National Institute of Animal Health (NIAH)

Topics in Animal Health Research 2003

16. The first evidence in Japan of Sathuperi virus, a Simbu serogroup virus of the genus Orthobunyavirus


  In 1999, two viruses were isolated from blood samples of sentinel cattle in Okayama Prefecture. Although, the physiochemical and morphological properties of these viruses indicated that they belong to the family Bunyaviridae, they were distinguished from Akabane and Aino viruses in serological tests. Recently, nucleotide sequences of many viruses have become available, providing genetic information that can be useful in clarifying the genetic position of the newly isolated viruses. Sequence analysis of the S segment indicated that the two viruses are genetically identical and both of them are closely related to Sathuperi virus (SATV) (97.6% nucleotide sequence identity) of Simbu serogroup of the genus Orthobunyavirus. The N-terminal 168 amino acid of the G2 protein of the M segment was highly homologous with that of SATV (98.2%). Given these results, we concluded that the newly isolated viruses are identified as SATV, which was initially isolated in 1957 in India and later obtained from cattle and Culicoides biting midges in Nigeria. This study also showed that SATV is of wide distribution throughout Africa to Asia.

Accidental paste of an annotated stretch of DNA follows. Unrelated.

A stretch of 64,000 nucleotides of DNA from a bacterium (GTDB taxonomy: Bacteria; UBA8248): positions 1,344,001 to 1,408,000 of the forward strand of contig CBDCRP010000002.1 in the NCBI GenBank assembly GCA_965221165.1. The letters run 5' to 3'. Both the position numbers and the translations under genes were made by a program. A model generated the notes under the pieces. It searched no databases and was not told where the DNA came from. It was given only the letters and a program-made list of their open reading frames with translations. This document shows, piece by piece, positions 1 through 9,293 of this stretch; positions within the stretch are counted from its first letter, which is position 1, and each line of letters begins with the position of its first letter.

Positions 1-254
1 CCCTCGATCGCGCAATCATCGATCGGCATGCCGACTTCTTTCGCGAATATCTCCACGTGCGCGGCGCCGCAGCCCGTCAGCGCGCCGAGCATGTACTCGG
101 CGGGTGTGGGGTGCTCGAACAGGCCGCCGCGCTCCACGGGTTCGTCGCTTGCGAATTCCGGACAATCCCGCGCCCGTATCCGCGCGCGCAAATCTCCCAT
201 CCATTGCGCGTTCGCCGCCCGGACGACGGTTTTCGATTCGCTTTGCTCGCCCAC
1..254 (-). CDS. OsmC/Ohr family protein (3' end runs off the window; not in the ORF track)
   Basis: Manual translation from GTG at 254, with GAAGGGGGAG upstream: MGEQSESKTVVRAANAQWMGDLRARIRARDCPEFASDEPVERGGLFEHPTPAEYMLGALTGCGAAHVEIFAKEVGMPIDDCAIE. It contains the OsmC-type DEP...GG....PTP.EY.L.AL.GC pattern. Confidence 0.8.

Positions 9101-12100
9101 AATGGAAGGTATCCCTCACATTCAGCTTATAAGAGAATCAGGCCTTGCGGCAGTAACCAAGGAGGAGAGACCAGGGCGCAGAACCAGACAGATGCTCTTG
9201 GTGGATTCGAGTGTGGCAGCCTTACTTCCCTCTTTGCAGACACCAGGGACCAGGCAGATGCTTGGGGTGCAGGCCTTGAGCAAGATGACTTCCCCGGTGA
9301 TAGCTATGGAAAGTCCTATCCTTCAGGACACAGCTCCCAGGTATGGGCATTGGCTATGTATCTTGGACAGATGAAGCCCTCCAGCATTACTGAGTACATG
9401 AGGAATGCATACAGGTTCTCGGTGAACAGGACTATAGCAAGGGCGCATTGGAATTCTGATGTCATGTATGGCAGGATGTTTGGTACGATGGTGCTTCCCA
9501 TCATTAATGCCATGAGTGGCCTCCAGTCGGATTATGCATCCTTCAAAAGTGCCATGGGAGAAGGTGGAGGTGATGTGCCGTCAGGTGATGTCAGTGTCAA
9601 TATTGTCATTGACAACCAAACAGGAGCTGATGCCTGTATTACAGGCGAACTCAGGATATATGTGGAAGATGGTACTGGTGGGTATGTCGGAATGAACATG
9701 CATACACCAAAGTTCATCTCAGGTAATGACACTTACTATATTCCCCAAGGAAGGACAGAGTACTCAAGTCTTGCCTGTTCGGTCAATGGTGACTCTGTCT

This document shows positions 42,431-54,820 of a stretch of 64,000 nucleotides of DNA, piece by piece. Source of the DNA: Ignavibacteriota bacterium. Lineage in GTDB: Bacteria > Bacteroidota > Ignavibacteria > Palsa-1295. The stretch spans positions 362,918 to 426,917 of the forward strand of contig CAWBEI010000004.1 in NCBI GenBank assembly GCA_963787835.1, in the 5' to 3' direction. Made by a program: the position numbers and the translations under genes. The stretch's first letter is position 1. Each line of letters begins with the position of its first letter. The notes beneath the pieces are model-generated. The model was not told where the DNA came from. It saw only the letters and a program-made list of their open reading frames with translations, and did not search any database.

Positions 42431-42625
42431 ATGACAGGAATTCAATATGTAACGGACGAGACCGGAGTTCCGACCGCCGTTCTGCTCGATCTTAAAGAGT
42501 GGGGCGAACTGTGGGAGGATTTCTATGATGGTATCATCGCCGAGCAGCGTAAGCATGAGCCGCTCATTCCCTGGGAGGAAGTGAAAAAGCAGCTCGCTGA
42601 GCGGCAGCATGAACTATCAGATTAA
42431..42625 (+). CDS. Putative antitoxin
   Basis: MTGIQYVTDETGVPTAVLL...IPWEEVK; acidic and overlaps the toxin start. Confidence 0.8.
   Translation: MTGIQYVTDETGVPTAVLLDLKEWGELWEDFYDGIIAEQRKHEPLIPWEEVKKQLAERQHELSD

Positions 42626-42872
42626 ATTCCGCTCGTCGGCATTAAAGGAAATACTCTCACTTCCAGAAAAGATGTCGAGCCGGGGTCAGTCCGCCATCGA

(Clinical Virology Section, Kyushu Research Station   TEL +81-99-268-2078)


Yanase et al. (2004) Arch. Virol. 149:1007-1013.